UNC Pembroke’s Elly Hicks (20) goes up for the spike as her Braves teammates look on during the team’s game against Barton Tuesday at the English E. Jones Center in Pembroke. The Braves earned their eighth straight victory.
PEMBROKE — When many of the current volleyball players at The University of North Carolina at Pembroke came to campus as freshman, the program was in the midst of a four-year winless streak in conference play from 2015-19 that reached 49 games.
Now they’re riding a different kind of streak.
The Braves swept Barton Tuesday at the English E. Jones Center to earn their eighth straight win, five of which have come in Conference Carolinas play.
“Winning is always a great accomplishment, but to do eight in a row is definitely tough no matter who you are, so I’m just proud of this group,” first-year Braves coach Casey Wehling said. “They keep prevailing, they’ve put in that hard work, so they’ve really earned everything they’ve gotten so far, and that’s just a testament to them and the way this team is, the culture is, and what we can look forward to the rest of the season. We’re going to keep rolling as long as we can.”
UNCP (12-5, 5-0 CC) hasn’t had a winning conference record since 1994, and the Braves’ eight-game streak is the team’s longest since that 1994 season.
The streak began Sept. 11 against Albany State, and six of the eight wins have come away from home; the last four wins have been 3-0 sweeps, and the team has only lost three sets during the streak.
“It has been super-fun, because we’re introducing a group of girls that don’t know what it is to lose,” said sophomore Morgan Gibbs, who had a team-high 28 assists Tuesday. “It’s really nice to be looked up upon and not have dirt on your name.”
The Braves trailed early in the first two sets Tuesday — Barton (3-4, 0-2 CC) led 5-1 in the first set before the Braves won 25-14, and the Bulldogs led the second set 9-3 before UNCP won 25-20. A 9-2 run in the third set turned a 14-14 tie into a 23-16 UNCP lead before the Braves closed out the match with a 25-19 win.
It’s clear that winning comes far more naturally to this Braves team — a reflection of the new culture the program has built.
“When I came in as a freshman it was really hard for us to get that win, and for us to be where we are now, that’s really pushed us,” said senior Kaila Crowder, who led the Braves with 11 kills Tuesday. “Even last year, starting to build that winning culture, that really pushed us this season, and I feel like we have a great group of girls that know what they’re doing, they want to win, and I feel like that’s really what pushed us this far.”
When Wehling took over in May, she inherited a program that hasn’t had a winning season since 2010. The tide began to turn last season, delayed to this spring due to the COVID-19 pandemic, with a 7-8 overall record and a 7-7 conference mark in the sixth and final season for coach Ellen McGill, who was named Peach Belt Conference Coach of the Year.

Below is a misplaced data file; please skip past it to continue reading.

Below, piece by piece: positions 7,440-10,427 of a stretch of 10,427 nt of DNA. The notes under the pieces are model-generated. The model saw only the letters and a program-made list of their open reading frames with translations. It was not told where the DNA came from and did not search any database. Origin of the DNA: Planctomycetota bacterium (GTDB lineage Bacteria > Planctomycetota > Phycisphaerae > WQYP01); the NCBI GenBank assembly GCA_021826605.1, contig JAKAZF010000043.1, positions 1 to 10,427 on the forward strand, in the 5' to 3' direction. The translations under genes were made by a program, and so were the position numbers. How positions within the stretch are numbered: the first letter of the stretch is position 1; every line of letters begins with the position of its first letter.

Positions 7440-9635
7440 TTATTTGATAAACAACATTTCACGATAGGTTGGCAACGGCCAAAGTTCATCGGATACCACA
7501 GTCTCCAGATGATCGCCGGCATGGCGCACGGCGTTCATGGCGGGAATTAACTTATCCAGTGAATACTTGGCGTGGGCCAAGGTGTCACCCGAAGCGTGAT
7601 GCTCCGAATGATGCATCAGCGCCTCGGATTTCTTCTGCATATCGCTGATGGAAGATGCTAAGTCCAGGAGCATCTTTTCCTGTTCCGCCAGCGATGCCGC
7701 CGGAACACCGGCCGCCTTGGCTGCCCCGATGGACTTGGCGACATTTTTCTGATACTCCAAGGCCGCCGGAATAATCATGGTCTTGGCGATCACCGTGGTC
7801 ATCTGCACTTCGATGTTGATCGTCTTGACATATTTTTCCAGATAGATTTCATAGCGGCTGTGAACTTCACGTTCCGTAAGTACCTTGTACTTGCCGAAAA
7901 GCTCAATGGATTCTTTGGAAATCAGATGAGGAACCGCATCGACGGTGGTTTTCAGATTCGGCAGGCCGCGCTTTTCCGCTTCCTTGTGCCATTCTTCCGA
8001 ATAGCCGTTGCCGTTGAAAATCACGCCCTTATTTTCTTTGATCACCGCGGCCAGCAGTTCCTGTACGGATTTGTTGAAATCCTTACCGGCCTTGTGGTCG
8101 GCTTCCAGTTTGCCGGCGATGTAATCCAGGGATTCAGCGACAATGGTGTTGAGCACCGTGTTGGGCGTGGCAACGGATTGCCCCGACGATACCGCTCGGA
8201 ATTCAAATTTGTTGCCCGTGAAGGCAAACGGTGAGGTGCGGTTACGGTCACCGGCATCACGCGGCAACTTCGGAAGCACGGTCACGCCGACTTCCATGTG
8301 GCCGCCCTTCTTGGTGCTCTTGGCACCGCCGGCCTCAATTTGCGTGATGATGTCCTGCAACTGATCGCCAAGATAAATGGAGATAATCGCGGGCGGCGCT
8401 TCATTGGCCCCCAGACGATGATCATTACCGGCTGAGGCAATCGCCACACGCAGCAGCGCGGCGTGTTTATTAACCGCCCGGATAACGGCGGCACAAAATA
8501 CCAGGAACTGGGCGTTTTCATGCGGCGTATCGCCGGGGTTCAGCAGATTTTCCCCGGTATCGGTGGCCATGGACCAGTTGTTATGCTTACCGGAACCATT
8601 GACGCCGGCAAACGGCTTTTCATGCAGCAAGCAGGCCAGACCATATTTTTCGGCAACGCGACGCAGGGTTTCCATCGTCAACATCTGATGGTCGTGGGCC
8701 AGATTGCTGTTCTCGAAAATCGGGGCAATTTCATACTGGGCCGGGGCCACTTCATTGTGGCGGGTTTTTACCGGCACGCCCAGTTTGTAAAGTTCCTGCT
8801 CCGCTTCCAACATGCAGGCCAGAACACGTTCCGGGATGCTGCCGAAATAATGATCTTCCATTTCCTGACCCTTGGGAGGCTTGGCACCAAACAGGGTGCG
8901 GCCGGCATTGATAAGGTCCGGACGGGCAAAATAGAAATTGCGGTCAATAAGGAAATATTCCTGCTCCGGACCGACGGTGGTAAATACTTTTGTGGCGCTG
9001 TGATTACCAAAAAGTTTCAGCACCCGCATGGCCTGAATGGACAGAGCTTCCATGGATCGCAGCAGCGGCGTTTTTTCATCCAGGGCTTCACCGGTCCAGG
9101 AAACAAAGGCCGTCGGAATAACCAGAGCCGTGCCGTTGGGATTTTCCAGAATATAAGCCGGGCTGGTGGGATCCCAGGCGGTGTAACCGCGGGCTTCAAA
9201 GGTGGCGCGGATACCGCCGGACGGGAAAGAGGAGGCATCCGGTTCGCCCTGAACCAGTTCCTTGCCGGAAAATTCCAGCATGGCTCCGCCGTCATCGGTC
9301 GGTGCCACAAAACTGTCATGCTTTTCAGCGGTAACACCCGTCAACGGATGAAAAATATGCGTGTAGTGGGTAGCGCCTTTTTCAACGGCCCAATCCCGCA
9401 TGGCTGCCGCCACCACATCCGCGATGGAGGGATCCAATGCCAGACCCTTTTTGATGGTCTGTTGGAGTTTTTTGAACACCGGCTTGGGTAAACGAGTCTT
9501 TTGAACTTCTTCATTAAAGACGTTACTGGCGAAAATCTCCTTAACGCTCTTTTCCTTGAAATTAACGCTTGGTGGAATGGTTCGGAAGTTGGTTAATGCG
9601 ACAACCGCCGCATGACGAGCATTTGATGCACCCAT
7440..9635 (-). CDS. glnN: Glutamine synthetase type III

“I think Ellen did a great job; she started this whole thing and I’m super thankful for her and she really handed over a gem to me,” Wehling said. “But these girls really understand what it takes, because they’ve been at the bottom.”
After McGill helped lay the groundwork, the Braves players say Wehling helped put them over the top and be the best version of themselves.
“She’s very tough on us because she knows the standard, and what we can actually reach, our potential,” Gibbs said. “She reminds us every day, ‘is this what you’re going to do to reach your goals, is this helping you,’ (when) we’re not doing it right and stuff, so we’re held more accountable.”
A big part of the Braves success has been each player understanding her role and doing her job well in that role. Brianna Warr
Looking ahead, the Braves play road games Friday at Emmanuel and Saturday at Erskine before returning to Pembroke for a four-game homestand. It’s a realistic possibility the streak could be far from over, with each of the Braves’ next five opponents each having a losing record.
However long the streak lasts, the Braves will continue with the camaraderie and hard work that’s sparked it through the rest of the season.
“We’re just a big family, and they hold each other accountable,” Wehling said. “We keep that in mind every day in practice, and we just remind them so they keep working hard, and we’re making mini-goals and we’re getting those accomplished.”
en, who has twice been named Conference Carolinas Player of the Week, has 151 kills and 73 blocks this season; Shannon Skryd has 159 kills and 186 digs; Elise Martin has 190 digs; and Crowder has 111 kills. In volleyball’s definitive role-player position, the Braves have two strong setters: Katie Pressley, who did not play Tuesday, has 409 assists and has twice been named Conference Carolinas Specialist of the Week, and Gibbs has 135 assists.
“It’s super-important, and then we don’t have to worry about miscommunication,” Wehling said. “We talk about communication a lot, and everybody knows what their role, what their job is. We made that clear in preseason, so it’s really helped us a lot; everybody knows where they fit in and what we expect of them as coaches, and their teammates as well.”
Even those Braves who are spending more time on the bench than on the court are relishing their roles.
“I feel like we all help each other, and even if someone at your position is playing over you, the person that’s not playing is still helping them on the sideline, like ‘hey, you can do this,’ or ‘hey, this is open for you,’” Crowder said.